Throughout the march I heard the following chants.
“Tout le monde déteste la police” (everybody hates the police)- many protesters explained that the police presence at the protests have become larger and more aggressive. During an interview I conducted after the protest with a teacher named Nour who I was marching with, I was shown a video of firemen pushing back police officers from the protesters, which she says is something they have not seen before.
“Plus chaud, plus chaud que la lacrymo” (hotter, hotter than tear gas) refers to the tear gas which is sprayed on strikers at these marches, and was used on the December 5th strike. Nour told me that the use of the tear gas has become more common and is no longer used as a last resort.
“Anti-anti-anti- Capitalisme” was often being chanted by groups of students.
“Jean Michel Blanquer, Ministère Autoritaire, On veut pas bosser pour toi” (Jean Michel Blanquer, authoritarian minister, we don’t want to work for you) – I was marching with teachers who were protesting the funding cuts to education and the hardships experienced by teachers (who have seen a rise in suicides this school year). Nour told me that the Minister of Education Jean Michel Blanquer claims that this has been one of his best back to school seasons, which completely disregards the suicides among the teachers he is supposed to be representing.
A few days after the strike, Nour also informed me that, at age 30, this is the biggest strike she has ever seen. She was shocked at how long it took the march to get started because of how many people were in the streets. We waited over an hour to start moving and, once we did, we were barely moving more than ten meters every twenty minutes.
In the streets, protesters were setting fire to trash cans and letting off color bombs which in the past have been used to obstruct police vision of the protesters. A few shop windows were smashed and there was a variety of graffiti on top of the wooden panels used to cover up store windows which were closed the day of the strike. Much of the graffiti donned anti-capitalist messages about who these shops serve and the inequality between the rich and poor in France. By the time we reached Place de la Bastille, confrontations between the police and the protesters had become fierce so I decided along with my fellow marchers to step into a cafe until things settled down. When we rejoined the march, we were able to make it to Place de la République where the police presence was strong. Throughout the day, our mobility was limited by a police presence that ensured the protesters could not make it too far off the main drag. We were unable to make it to Place de la Nation because of the sheer amount of tear gas being sprayed. This was around 6pm in the evening and the protesters began to disperse after nearly four hours of marching through the city.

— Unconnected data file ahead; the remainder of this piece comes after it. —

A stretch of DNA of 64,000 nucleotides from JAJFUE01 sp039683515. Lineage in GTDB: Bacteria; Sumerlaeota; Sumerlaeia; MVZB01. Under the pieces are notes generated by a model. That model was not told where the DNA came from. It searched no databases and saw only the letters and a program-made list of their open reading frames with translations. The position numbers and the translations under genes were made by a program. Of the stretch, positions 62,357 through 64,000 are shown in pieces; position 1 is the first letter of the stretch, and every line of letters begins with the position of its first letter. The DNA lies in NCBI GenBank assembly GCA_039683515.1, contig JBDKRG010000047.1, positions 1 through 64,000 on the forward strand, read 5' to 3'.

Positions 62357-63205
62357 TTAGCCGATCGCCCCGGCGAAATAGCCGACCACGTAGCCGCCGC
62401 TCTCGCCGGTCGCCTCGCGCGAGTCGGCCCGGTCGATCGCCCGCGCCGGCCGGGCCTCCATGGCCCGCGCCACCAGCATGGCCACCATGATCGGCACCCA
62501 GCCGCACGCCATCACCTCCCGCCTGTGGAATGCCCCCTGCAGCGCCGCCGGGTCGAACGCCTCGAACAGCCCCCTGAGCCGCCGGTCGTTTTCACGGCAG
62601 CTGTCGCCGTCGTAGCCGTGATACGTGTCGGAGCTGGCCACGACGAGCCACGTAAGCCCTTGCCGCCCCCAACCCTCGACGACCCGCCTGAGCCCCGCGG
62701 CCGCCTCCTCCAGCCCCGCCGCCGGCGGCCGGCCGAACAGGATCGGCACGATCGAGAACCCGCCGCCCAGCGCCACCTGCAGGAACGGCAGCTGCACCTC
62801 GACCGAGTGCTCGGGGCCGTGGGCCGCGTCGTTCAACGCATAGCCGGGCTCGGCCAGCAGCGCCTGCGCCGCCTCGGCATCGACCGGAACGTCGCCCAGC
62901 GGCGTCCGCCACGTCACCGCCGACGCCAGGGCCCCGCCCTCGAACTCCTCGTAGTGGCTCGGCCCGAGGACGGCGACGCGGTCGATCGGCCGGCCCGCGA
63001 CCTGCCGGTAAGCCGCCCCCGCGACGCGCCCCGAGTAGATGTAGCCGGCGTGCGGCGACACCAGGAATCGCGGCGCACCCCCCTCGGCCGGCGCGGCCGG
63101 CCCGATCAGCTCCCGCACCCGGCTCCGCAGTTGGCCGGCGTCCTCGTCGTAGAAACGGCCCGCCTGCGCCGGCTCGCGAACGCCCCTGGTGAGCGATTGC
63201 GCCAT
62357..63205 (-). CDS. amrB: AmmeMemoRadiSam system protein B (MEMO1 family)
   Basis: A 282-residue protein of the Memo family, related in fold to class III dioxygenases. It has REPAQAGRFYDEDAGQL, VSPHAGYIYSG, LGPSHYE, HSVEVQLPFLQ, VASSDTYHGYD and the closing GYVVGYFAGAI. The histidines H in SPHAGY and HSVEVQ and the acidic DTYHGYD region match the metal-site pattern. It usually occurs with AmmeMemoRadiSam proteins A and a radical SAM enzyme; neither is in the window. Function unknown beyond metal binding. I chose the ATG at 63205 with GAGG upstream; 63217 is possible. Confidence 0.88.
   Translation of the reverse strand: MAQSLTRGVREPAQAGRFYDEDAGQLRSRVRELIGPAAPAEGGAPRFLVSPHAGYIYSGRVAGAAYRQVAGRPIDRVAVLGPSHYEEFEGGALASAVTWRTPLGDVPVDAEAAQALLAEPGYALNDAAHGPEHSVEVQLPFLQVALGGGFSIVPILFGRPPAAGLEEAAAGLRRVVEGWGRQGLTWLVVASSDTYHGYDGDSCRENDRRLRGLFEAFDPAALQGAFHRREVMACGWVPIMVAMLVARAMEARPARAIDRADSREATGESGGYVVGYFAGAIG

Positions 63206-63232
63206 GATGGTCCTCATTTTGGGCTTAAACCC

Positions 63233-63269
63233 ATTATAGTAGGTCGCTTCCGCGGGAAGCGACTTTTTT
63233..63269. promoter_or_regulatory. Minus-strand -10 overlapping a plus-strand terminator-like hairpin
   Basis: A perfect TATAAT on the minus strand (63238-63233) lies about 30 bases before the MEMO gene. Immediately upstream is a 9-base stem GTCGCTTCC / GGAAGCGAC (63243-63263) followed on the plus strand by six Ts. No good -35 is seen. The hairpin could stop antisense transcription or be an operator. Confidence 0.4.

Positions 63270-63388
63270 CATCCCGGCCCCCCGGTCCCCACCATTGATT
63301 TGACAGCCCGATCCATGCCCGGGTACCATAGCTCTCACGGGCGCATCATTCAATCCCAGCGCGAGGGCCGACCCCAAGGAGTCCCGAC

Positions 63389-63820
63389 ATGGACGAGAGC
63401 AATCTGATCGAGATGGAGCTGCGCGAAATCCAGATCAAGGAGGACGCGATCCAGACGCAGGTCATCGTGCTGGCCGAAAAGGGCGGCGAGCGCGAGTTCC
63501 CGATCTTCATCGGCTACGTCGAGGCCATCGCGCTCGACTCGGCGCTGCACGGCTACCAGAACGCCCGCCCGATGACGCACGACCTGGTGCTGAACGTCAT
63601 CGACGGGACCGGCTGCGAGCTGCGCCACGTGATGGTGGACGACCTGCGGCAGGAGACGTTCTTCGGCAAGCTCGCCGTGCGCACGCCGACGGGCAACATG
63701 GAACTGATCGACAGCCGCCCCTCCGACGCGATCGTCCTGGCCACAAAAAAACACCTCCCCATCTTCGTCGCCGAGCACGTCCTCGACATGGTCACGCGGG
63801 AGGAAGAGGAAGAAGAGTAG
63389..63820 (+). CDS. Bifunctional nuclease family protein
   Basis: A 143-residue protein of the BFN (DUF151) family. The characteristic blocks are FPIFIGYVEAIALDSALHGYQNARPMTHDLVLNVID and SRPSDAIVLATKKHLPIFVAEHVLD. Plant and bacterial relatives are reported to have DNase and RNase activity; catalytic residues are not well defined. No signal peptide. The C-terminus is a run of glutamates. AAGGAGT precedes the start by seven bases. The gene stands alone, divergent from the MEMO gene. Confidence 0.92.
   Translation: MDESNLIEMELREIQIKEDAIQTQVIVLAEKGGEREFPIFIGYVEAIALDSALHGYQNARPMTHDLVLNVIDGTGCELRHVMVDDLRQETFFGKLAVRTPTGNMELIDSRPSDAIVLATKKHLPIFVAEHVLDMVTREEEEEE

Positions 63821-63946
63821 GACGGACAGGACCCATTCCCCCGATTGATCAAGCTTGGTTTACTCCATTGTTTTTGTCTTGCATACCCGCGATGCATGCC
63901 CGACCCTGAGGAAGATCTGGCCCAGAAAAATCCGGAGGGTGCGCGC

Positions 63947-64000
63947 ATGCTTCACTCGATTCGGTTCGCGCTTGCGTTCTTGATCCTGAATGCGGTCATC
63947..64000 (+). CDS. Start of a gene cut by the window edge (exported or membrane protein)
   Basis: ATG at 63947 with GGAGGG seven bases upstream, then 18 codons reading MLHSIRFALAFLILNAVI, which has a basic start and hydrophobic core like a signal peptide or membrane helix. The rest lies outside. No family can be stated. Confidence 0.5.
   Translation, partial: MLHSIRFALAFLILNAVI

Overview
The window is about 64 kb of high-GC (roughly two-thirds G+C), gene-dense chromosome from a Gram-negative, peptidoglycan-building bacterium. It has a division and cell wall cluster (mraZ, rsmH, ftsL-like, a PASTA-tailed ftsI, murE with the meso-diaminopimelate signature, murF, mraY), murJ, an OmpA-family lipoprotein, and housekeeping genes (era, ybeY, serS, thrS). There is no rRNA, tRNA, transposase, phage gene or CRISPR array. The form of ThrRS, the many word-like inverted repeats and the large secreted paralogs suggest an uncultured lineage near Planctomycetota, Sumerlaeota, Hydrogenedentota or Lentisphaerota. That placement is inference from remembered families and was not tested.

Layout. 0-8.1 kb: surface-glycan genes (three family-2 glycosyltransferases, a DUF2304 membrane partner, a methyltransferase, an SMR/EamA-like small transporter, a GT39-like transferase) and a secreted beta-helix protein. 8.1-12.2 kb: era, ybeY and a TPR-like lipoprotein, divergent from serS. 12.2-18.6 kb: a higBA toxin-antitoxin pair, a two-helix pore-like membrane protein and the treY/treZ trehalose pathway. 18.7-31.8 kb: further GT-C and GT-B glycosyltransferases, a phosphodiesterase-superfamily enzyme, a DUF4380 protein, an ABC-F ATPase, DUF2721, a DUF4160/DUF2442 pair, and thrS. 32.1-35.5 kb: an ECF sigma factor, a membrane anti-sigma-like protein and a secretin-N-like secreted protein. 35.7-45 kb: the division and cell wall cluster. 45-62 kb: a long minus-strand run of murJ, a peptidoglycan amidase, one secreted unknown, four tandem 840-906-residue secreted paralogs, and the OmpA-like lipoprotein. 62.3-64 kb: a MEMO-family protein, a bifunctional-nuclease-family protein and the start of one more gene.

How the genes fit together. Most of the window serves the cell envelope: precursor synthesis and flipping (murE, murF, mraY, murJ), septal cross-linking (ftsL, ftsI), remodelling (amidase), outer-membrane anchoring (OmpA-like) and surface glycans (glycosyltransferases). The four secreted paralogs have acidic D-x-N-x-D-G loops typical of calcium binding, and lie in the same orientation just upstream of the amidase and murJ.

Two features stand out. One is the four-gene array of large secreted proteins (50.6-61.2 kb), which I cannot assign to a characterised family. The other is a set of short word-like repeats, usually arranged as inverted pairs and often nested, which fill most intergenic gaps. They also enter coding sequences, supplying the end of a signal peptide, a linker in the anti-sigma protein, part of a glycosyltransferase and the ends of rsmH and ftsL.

When speaking with protesters on December 10th, the general sentiment is that Macron is a president for the rich. A young unemployed woman I spoke with told me that in the past there had been more of an effort for the ruling government to distance itself from the banks and the big corporations in terms of posturing. However, Macron has made it clear that he is a pro-business politician and will work for the interests of big business at the expense of working people. A lawyer who works for Confédération Nationale du Travail explained to me that Macron is continuing the work of Hollande but has ramped up the pressure to break down the French social system and further the neoliberalization of the French state. At both the protests on the 5th and the 10th there were a variety of communist groups present handing out literature. These groups were not connected with any of the unions, and were present in order to foster a greater consciousness concerning the need for greater change to the capitalist system. I spoke with two members of the Lutte Ouvrière who stressed the importance of harnessing the energy of these strikes to demand greater social change beyond just stopping the reform to the pensions. I spoke to a man who was holding a sign which pictured Macron wearing a crown and “Carrière Hachée Retraite À Chier.” (Jobs cut, retirement nonexistent). His wife said, “They want to take out pensions and put them in their pockets.” The general sentiment is one of distrust of the Macron government. The reforms he is going to make will only increase inequality and the pension reforms are being used to transfer wealth from the workers to the one percent.
Last year the yellow vest movement burst on the scene, connecting concerns about the environment with anti-austerity protests. How are the current protests related with the yellow vest movement?
While talking to protesters on December 10th, most of those I interviewed were firm in their belief that the yellow vest movement primed the French population to show their discontent with the Macron government on the streets. However, with or without the presence of the yellow vests, the plan to reform the pension plans would have caused a large stir. Further, the Gilet Jeunes have showed the people of France that protesting does work. It provided a renewed sense of the importance of solidarity between citizens, beyond just the protection that is provided by unions. This has encouraged the unemployed (and other workers who do not benefit directly from the unions who have called the strike) to come out and demonstrate their disdain for the neoliberal policies of Macron’s government.